Merkel Rejects Refugee Cap as She Tightens Control Over Crisis

President Francois Hollande Meets Germany's Chancellor Angela Merkel, Russian President Vladimir Putin And Ukraine's President Petro Poroshenko
Photographer: Christophe Morin/Bloomberg
  • Chancellor names top aide to coordinate as pressure grows
  • `We will do this,' Merkel reiterates in talk-show appearance

Chancellor Angela Merkel rejected calls by party allies to cap the number of refugees in Germany and assumed closer control of the crisis, naming her chief of staff to coordinate policy to handle the biggest influx since World War II.

“How is that supposed to work?” Merkel responded on a talk show Wednesday when asked whether Germany should halt the flow of refugees. “You can’t shut the border,” she said, declaring the Hungarian government’s construction of a razor-wire fence a failure. “There’s no such thing as a cap on how many you can stop from coming in.”

“We will do this,” Merkel said, even as she acknowledged the “huge challenge” of accepting at least 800,000 people fleeing war and poverty this year. Her appointment of chief of staff Peter Altmaier to helm the crisis response signals the scope of the challenge facing Merkel as her approval ratings decline.

After joining French President Francois Hollande at the European Parliament earlier Wednesday to lobby for a joint European approach to the crisis, Merkel said in the ARD television show that many countries weren’t doing enough.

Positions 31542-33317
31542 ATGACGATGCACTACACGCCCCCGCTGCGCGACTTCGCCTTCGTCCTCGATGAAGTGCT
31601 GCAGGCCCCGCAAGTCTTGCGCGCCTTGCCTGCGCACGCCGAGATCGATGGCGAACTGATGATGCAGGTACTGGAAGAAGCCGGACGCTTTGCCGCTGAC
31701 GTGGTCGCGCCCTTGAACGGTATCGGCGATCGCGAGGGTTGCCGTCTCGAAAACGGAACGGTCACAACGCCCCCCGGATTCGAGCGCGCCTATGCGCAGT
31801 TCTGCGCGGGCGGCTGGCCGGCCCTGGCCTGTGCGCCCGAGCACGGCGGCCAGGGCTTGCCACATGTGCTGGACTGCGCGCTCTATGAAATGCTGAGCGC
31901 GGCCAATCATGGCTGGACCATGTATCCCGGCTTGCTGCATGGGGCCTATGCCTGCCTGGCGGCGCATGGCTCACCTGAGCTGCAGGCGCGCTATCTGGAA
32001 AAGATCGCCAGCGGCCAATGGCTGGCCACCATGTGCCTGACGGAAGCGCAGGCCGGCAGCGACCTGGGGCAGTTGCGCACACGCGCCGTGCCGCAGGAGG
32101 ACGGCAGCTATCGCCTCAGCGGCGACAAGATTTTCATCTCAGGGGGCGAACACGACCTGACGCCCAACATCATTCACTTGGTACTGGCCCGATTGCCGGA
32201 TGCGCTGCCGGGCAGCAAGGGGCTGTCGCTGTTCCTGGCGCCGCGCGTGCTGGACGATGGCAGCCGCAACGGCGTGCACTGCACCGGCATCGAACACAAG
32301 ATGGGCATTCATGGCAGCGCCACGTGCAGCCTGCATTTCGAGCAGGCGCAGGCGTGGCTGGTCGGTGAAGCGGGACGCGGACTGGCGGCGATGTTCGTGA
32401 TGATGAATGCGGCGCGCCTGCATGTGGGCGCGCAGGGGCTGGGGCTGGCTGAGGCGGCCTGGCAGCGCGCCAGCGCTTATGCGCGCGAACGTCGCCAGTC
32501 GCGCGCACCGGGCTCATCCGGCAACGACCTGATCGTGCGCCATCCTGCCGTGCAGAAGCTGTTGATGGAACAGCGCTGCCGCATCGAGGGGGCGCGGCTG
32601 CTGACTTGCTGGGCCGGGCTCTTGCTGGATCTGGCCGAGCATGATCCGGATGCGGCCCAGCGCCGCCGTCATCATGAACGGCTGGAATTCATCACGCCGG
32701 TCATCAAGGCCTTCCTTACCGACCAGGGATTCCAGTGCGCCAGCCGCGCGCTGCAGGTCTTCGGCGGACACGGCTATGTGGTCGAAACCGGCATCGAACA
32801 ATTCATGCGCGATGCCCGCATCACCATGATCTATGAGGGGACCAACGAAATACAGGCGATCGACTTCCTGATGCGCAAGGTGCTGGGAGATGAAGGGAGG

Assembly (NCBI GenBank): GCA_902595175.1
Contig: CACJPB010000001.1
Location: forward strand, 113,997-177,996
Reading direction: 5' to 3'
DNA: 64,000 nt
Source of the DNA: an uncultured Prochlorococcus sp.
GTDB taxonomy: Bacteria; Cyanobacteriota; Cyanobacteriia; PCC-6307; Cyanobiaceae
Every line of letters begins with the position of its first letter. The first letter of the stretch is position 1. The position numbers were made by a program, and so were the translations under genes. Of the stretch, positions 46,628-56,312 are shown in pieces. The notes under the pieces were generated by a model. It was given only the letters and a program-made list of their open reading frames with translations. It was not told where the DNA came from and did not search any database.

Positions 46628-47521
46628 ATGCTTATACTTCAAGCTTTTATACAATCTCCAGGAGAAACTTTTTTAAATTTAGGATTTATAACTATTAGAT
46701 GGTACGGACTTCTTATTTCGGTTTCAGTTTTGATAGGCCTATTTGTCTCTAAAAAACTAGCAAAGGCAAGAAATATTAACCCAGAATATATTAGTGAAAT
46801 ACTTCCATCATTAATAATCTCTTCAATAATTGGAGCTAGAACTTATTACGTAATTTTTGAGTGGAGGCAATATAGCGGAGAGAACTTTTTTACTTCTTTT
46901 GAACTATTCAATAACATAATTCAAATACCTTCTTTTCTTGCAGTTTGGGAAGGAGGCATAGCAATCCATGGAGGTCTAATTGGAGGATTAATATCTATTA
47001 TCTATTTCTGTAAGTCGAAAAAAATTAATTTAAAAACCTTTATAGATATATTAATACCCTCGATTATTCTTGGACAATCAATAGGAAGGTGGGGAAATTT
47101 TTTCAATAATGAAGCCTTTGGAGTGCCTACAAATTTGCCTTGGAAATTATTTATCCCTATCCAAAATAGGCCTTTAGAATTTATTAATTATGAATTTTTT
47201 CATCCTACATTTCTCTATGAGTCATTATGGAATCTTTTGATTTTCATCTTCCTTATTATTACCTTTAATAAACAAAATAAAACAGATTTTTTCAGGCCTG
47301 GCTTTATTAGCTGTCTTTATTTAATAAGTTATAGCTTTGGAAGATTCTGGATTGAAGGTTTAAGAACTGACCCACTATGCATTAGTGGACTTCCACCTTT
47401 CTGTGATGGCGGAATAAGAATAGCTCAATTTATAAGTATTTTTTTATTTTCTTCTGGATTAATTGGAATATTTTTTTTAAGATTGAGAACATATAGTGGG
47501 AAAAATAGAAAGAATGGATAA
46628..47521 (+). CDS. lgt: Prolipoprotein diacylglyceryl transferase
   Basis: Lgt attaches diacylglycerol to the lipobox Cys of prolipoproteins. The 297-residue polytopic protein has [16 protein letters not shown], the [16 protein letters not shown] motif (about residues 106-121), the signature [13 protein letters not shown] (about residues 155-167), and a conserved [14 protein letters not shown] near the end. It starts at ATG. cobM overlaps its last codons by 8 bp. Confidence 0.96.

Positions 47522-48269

“I need European allies,” Merkel said in the ARD television interview. “I have some, not yet enough. Some of them are shirking their responsibilities; we need to work on that.”

Merkel stood her ground this week amid mounting criticism from within her party bloc, particularly from the Bavaria-based Christian Social Union, some of whose members have called for tighter border controls and a cap to the influx.

“My approach is that I don’t promise anything I can’t keep,” Merkel said.

Germany’s ability to absorb refugees is limited, Finance Minister Wolfgang Schaeuble said Tuesday in Paris, citing a “very nervous and fragile situation” as states and towns struggle to house, feed and police the stream of people fleeing war and poverty.

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